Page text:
After my public letter to Brittany Ferries I posted last week, I did receive a reply. Not the one I was expected though. Neither in form nor in content. As I took the time to write with pen and paper and send them a recorded signed for letter, I was at least expecting a printed letter back. Maybe I made a mistake to also send it by email to their customer service. It’s probably the same people processing both, so I only got an email back… Read on.
Dear Mr Davy,
I am sorry that you have been delayed on your recent trip to Portsmouth. Clearly you are annoyed by this and are concerned about our schedule for our high-speed service in general and so I apologise for the frustration that any delay have caused you.
The honest reality of the situation is we have had more issues with delays this year than we would like. I would argue however that you are not correct to state that these are ‘regular’ when you take into account the total number of services we deliver on time throughout the 9 routes on which we operate. But I agree that the percentage of these on your preferred crossing is a disappointment to us. Consequently we have already taken action to revise the schedules for next year to allow more time to be able to absorb problems should they arise and we expect this to improve significantly the timekeeping for our passengers on the high-speed services.
Recently the unforeseeable issues of weather and mechanical breakdown (which in themselves have been unusually high in number) have been compounded by industrial action, causing a rise in the number of delays. We regret this enormously but the issues over which there is dispute are fundamental to the ongoing health of the company and we can only try to resolve them as quickly as possible. Unfortunately we do not receive notice of these actions and therefore are unable to plan for them.
The point of your letter is for compensation for the costs you have incurred due to the delay. While I am sympathetic to the problems you have incurred, I am afraid it is not commercially viable for us to alter our long established terms and conditions relating to this situation. Like all other ferry operators we state very clearly that we are not liable for expenses arising due to delays caused by unforeseeable circumstances. To alter our position on this would mean considerable extra costs that we could not assimilate and which would therefore have to be passed on to the price of the ticket. This is something that the vast majority of our customers would not accept.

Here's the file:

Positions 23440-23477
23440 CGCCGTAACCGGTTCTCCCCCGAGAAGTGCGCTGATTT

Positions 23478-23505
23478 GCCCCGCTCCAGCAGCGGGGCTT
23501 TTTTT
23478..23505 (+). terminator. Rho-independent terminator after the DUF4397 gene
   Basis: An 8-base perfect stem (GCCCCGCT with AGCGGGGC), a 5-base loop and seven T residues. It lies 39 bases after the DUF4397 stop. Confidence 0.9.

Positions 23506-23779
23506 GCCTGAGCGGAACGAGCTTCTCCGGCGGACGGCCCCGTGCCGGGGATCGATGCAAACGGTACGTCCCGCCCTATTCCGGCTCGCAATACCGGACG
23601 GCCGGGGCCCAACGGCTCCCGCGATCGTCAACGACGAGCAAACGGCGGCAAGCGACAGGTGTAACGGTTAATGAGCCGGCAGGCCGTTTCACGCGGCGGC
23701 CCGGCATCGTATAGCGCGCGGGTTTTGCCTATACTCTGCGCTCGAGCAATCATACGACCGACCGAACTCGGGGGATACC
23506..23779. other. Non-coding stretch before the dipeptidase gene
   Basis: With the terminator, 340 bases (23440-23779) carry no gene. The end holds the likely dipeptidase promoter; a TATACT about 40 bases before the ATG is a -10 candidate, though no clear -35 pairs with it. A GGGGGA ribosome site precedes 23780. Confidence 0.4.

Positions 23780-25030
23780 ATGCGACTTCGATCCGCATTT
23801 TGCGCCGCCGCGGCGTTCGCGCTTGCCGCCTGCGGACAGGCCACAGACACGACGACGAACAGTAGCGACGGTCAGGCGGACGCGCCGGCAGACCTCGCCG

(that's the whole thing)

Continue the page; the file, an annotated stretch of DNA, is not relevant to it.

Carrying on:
I hope that you will find our schedule for next year will provide the reliable timings that you desire to complement the rest of the service which I am pleased you enjoy. However my advice is to leave a larger margin for error with your connections because it takes an average of around 45 minutes to get disembarked and out of the ports security.
Sorry I cannot be of more help but I hope I have explained the situation clearly and we hope we will continue to be able to welcome you onboard in the future.
Now, while I wasn’t necessarily expecting a positive answer to my request to pay for my hotel room, I wasn’t expecting that reply. I really don’t think using the “terms and conditions” little print as a way to close up all discussion is a mark of great customer service and understanding. As a matter of fact, there were quite a few things wrong in that reply, intentionally or not. So while I don’t expect anything from Brittany Ferries given how they don’t really care about their customers (not even enough to reply with a letter at the very least!), I had to respond to clarify a few things.
Shame on you BF, you really know how to make people unwelcome. Too bad there’s no other option, or you’d have to raise your game. And not just for me!
Thanks for responding to my email, although, as I took the time to write to you with pen and paper, I would have appreciated more a written, or printed reply to my own letter. As it’s been more than a week I sent it and didn’t have any other response than your email, it’s time for me to respond.
I think you may have read my email the wrong way for some of the points I mentioned, so please allow me to clarify:
I never said, in any of my conversations with you, or online anywhere, that all your services are suffering from delays. Please don’t assume that is what I said. However, looking, once again, at your twitter account, it’s very clear this is happening a lot this summer on the Portsmouth-Cherbourg high-speed line, and a lot of people are wondering what is going on, and rightly so.